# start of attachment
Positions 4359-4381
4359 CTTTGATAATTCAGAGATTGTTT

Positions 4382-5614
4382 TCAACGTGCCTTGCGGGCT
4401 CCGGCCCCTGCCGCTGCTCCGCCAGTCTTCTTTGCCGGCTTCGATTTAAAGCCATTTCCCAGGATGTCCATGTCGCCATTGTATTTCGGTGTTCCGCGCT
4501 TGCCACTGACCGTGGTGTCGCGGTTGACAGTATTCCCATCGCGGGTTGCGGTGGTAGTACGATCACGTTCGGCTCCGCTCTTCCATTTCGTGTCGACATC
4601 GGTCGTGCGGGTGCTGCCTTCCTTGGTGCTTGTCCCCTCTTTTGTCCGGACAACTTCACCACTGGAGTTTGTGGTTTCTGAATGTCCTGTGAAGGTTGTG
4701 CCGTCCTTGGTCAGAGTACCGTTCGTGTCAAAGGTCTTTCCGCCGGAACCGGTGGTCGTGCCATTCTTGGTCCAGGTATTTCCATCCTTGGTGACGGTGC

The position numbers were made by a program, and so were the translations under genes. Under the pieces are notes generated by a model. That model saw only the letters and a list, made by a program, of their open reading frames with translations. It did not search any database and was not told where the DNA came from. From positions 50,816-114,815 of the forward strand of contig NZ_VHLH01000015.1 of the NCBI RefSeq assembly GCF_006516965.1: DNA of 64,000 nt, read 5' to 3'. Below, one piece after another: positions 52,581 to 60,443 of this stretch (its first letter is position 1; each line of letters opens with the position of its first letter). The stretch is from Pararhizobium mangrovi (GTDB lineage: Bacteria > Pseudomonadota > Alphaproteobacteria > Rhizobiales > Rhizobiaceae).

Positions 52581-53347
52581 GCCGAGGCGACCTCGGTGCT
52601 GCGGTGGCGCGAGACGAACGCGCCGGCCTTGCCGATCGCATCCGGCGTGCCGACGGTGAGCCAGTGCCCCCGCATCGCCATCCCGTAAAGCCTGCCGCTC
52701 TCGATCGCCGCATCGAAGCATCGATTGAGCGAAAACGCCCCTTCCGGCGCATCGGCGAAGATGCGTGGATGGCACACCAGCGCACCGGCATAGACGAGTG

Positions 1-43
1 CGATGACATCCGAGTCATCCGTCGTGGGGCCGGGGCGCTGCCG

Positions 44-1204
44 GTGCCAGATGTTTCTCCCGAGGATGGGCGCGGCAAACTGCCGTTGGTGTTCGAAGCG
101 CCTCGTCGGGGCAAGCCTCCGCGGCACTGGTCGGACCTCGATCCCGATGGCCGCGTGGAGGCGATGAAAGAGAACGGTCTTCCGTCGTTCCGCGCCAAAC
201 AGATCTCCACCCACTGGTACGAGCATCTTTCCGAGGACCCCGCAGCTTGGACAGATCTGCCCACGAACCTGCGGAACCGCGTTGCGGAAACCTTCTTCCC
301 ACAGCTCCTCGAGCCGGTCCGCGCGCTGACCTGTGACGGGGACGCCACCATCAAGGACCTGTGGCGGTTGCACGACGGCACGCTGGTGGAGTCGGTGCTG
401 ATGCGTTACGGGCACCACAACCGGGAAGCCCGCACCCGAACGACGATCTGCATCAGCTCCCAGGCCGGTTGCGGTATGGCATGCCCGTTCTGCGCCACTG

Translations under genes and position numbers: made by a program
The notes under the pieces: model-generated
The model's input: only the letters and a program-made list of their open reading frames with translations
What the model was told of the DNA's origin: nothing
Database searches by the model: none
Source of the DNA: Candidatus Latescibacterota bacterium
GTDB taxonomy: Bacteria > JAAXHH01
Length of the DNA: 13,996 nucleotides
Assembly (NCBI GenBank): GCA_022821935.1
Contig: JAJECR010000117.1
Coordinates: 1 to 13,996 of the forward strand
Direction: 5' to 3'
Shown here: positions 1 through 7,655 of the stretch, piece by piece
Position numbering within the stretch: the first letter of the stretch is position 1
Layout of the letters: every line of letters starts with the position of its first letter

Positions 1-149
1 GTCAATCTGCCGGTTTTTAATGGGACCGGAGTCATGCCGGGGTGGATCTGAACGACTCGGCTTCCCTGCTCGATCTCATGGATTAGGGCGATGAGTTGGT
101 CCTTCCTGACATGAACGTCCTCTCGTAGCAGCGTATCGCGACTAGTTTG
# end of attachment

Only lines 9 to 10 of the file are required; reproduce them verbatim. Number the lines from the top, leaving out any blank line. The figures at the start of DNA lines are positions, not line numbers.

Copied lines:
The position numbers were made by a program, and so were the translations under genes. Under the pieces are notes generated by a model. That model saw only the letters and a list, made by a program, of their open reading frames with translations. It did not search any database and was not told where the DNA came from. From positions 50,816-114,815 of the forward strand of contig NZ_VHLH01000015.1 of the NCBI RefSeq assembly GCF_006516965.1: DNA of 64,000 nt, read 5' to 3'. Below, one piece after another: positions 52,581 to 60,443 of this stretch (its first letter is position 1; each line of letters opens with the position of its first letter). The stretch is from Pararhizobium mangrovi (GTDB lineage: Bacteria > Pseudomonadota > Alphaproteobacteria > Rhizobiales > Rhizobiaceae).

Positions 52581-53347